Experienced investors in search of large-cap stocks to add to their portfolios are often looking for growth potential, good value relative to peers, and strong dividends, among other attributes. We asked a trio of Foolish analysts to suggest a few choices you could add to your portfolio now that fit those criteria. Their answers -- tech giants Microsoft (NASDAQ:MSFT) and Cisco (NASDAQ:CSCO), along with natural gas leader Williams Companies (NYSE:WMB) -- meet the challenge nicely. Below, they detail why.

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An eye toward the future

Tim Brugger (Microsoft): After Microsoft reported what some folks considered mediocre results for its fiscal third quarter -- its 8% jump  in revenue to $22.1 billion missed consensus estimates -- its stock meandered in May. But a mini-rally of late has driven Microsoft's stock up 16% year to date, and savvy long-term investors may see that its revenues and share price have a lot more room to grow.

The only segment that didn't show year-over-year improvement last quarter was the Surface unit. But Microsoft is hardly reliant on its device sales to drive growth; that's coming from its $15.2 billion plus cloud annual run-rate, and the multitude of services and offerings delivered on its Azure platform.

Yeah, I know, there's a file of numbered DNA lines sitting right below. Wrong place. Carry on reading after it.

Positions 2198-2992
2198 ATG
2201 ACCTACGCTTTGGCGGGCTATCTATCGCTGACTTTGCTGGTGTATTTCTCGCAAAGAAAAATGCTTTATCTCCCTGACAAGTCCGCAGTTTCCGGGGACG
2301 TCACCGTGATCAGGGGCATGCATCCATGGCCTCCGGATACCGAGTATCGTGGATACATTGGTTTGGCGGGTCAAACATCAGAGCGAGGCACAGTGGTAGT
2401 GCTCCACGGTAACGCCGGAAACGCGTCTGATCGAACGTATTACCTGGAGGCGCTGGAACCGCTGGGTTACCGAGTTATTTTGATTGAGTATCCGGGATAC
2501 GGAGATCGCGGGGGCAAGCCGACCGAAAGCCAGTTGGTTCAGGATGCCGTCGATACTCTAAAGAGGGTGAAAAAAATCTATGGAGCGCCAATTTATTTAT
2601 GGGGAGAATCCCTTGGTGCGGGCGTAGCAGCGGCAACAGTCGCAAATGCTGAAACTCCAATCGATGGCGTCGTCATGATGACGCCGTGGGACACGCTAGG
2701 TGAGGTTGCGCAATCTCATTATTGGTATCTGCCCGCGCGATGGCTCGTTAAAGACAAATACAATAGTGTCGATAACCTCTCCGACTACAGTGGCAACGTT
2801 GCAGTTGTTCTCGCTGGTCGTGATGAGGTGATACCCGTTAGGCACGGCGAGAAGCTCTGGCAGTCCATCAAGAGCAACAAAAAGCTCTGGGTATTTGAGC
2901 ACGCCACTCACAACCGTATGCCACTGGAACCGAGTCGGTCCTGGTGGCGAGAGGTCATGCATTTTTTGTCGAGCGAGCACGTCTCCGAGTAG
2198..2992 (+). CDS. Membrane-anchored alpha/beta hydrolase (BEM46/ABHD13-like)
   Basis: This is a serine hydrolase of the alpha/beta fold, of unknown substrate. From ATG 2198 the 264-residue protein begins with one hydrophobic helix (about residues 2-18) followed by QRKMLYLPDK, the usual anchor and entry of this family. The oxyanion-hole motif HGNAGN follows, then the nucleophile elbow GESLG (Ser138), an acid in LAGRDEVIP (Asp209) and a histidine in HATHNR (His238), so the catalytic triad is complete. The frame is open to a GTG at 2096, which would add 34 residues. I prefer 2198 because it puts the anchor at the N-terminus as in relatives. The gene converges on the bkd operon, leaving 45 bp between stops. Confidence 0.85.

Office 365 sales for the commercial market, delivered via the cloud, jumped 45% last quarter, an increase that was only surpassed by the 81% jump in Dynamics 365 revenue and the 93% improvement in Azure results. But gaming, Bing search, and server revenues -- also key components of Microsoft's future -- enjoyed strong quarters too.

Virtual reality (VR) is soaking up much of the attention in the gaming and commercial application spaces, but it is in augmented reality (AR) where the real opportunity lies. According to one estimate, the combined  market for VR and AR will climb to $108 billion by 2021. Of that, AR is expected to garner $83 billion, and Microsoft is leading the AR charge.

Its continuing cloud-related gains, plus a strong early presence in burgeoning markets such as AR and artificial intelligence (AI), and a host of other hyper-growth opportunities, along with a dividend currently yielding 2.2%, combine to make Microsoft a slam-dunk addition to any short list of large-cap stocks to buy now.

An undervalued industry leader

Keith Noonan (Cisco Systems): The share price of networking giant Cisco has nearly doubled over the last five years even as its core businesses have shown signs of slowdown, but the roughly $158 billion market cap company still looks to be a worthwhile investment. 

Cisco trades at roughly 13 times forward earnings estimates, and less than 12 times trailing free cash flow, buts its value proposition is even more enticing when the company's $36 billion in cash and securities net of debt are taken into account. Most of the company's cash stockpile is held overseas, but it would still net more than $23 billion even if it were taxed at the corporate rate of 35% upon repatriation. Back that figure out, and the company's business is valued at just over 11 times forward earnings estimates. And if President Trump's tax repatriation holiday plan, or some variation on it, ever becomes law, Cisco might be able to bring its assets stateside at a significantly lower rate.